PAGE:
ENVIRONMENT AND SOCIAL CHANGE IN WEST GREENLAND FISHERIES
HAMILTON, LAWRENCE C. University of New Hampshire.
Brown, Benjamin C. University of New Hampshire.
Rasmussen, Rasmus O. Roskilde University.
Complex interactions between climatic, ecological and human
variables occur widely in fisheries systems. The modern history
of west Greenland clearly illustrates this pattern. An
international fishery for Atlantic cod (Gadus morhua) flourished
during a period when warm waters extended northwards along
Greenland's SW coast, from 1920 through the 1960s. The Irminger
Current occasionally transported cod from seas around Iceland,
and warmer conditions allowed local spawning off west Greenland.
But a combination of overfishing and cooler temperatures proved
deadly in the late 1960s. Cod stocks collapsed, making only
feeble recoveries following warmer periods in the 1970s and
1980s. As temperatures fell below about 1.8 C, local stocks
could not reproduce. A final peak of fishing effort in the late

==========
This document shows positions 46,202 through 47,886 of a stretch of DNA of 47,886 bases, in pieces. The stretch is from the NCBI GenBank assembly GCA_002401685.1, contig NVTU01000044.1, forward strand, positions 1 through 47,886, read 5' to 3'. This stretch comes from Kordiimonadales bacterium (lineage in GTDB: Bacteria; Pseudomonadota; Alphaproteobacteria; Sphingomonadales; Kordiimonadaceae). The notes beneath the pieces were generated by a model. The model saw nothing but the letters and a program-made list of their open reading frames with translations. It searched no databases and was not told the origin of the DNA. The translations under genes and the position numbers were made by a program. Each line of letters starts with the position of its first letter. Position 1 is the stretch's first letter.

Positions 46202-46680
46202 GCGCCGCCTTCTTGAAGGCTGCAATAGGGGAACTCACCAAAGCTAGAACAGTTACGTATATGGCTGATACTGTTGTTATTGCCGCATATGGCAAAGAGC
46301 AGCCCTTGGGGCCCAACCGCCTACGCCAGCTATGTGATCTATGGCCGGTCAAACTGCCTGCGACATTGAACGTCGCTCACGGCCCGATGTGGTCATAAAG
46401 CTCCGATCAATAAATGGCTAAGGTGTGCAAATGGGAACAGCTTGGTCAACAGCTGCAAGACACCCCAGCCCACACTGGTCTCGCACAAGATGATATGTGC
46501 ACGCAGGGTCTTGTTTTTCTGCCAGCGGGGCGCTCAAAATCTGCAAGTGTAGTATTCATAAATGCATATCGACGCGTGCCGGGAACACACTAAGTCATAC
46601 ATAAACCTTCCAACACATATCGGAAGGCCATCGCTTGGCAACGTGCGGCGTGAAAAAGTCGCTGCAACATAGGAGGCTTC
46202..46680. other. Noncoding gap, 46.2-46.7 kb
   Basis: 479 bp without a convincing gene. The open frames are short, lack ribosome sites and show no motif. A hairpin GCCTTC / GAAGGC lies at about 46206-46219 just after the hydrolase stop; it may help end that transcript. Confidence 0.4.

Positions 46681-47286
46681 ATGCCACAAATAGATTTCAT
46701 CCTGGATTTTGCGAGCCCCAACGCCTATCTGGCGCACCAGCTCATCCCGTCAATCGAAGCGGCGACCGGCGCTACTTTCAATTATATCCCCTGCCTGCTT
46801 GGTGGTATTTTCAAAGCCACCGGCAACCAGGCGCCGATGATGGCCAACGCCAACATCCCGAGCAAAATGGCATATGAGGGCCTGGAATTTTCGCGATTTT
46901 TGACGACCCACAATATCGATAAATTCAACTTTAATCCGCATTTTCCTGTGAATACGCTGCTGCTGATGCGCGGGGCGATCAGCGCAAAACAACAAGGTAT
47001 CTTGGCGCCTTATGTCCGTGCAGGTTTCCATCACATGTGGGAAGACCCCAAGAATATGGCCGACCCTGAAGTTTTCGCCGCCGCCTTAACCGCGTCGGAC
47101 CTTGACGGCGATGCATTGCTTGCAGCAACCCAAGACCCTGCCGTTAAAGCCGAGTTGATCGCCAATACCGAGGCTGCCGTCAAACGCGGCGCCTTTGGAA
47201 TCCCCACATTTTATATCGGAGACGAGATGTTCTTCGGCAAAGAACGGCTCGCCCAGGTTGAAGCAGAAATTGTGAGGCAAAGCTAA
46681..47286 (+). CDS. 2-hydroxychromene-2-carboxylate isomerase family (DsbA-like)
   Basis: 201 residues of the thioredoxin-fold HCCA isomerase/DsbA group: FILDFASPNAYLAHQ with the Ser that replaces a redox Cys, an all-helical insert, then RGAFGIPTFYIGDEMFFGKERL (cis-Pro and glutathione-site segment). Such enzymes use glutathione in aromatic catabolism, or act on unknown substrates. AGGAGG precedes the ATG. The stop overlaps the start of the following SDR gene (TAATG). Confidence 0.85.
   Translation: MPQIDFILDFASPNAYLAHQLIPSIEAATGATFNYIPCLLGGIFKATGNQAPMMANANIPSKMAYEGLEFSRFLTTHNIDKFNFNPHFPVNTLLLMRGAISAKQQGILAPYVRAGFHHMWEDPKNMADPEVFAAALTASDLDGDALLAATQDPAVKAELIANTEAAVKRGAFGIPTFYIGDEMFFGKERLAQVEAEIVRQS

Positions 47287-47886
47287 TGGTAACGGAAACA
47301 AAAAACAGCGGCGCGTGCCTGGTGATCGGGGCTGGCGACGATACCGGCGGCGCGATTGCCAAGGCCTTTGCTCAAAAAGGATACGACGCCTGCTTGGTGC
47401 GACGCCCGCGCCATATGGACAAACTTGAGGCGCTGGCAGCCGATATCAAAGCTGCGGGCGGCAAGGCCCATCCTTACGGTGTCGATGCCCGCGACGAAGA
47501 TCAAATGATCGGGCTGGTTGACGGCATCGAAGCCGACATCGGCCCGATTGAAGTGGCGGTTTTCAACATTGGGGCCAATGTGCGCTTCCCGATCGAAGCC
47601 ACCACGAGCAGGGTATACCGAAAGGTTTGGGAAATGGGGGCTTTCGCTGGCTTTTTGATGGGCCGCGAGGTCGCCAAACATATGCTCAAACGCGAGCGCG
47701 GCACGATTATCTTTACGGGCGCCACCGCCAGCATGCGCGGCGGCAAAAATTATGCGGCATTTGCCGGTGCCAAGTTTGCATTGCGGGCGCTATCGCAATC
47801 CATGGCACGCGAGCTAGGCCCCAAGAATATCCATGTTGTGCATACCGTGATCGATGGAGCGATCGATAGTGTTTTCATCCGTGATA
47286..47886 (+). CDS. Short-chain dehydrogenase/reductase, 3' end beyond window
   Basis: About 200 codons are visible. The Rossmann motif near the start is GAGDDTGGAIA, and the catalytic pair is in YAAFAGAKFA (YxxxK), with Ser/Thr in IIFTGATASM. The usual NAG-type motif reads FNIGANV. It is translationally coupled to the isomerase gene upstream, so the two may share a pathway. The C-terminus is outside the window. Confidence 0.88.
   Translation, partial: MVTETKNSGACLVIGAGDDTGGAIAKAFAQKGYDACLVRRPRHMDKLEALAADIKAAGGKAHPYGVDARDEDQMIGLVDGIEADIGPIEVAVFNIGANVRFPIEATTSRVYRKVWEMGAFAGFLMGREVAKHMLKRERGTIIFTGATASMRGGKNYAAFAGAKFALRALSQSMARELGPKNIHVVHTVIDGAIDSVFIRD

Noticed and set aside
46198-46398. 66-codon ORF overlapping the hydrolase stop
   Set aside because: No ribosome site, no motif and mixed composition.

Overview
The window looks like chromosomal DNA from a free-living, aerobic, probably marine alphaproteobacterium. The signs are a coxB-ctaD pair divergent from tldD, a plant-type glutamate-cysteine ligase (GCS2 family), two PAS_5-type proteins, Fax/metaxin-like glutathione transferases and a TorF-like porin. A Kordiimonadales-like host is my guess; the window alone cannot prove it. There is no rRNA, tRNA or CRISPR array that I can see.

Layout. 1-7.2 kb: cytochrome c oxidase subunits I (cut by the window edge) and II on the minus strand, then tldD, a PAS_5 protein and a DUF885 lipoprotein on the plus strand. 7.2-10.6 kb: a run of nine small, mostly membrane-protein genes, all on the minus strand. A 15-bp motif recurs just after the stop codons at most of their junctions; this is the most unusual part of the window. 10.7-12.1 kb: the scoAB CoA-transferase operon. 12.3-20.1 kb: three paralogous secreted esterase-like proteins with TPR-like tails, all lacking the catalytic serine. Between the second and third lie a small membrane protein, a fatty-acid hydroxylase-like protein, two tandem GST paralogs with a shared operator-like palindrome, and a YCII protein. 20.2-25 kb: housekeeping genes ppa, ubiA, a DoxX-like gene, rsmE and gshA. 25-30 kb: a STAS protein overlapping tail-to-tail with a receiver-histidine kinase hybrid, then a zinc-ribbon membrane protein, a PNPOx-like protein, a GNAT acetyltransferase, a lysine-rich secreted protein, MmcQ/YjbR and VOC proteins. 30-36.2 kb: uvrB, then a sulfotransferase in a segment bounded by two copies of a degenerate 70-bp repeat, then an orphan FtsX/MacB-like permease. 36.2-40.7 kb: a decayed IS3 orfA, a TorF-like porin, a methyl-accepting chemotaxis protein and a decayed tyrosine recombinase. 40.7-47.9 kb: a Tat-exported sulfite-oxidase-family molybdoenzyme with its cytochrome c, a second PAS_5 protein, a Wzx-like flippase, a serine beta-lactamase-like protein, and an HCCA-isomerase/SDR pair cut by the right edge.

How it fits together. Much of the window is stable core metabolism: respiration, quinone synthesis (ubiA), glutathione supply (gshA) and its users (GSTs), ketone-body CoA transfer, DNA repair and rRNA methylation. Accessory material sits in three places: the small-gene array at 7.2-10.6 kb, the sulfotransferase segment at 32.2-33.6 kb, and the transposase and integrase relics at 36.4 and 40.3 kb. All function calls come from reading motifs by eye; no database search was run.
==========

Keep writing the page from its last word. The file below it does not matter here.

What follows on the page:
1980s finished off the remaining cod.
The elimination of cod, a top predator, has been followed by an
increase in the abundance of northern shrimp (Pandalus borealis).
These provide the basis for a new west Greenland fishery. Shrimp
catches appear less sensitive to temperature, but grew
dramatically after cod disappeared. Multiple regression analysis
finds that cod catches, Fylla Bank temperatures, winter Arctic
Oscillation (AO) and North Atlantic Oscillation (NAO) indices
together explain more than 70% of the variance in shrimp
catches -- or 80%, if smoothed versions of the climate indicators
The main peaks and collapses in cod catches follow warming and
cooling periods, respectively. The final cod peak in the late
1980s was weak, however, because so little of the spawning stock
survived to this point. Shrimp catches ramped up during two
warming periods, and then remained high once the cod were all
gone. Today the shrimp fishery has replaced cod in terms of
value, but its benefits are distributed differently within
The west Greenland municipalities of Sisimiut and Paamiut have
been described as "a winner and a loser," respectively, during
Greenland's cod-to-shrimp transition. Their stories are not
simple accounts of environmental determinism, however. Rather,
environmental change interacted with social forces to shape the
divergent outcomes we see today. Investments made during the
earlier stage of the transition, when shrimp were found only to
the north, created structural advantages for northern ports
(e.g., Sisimiut and Nuuk) that persisted even as the shrimp
themselves became available further south.
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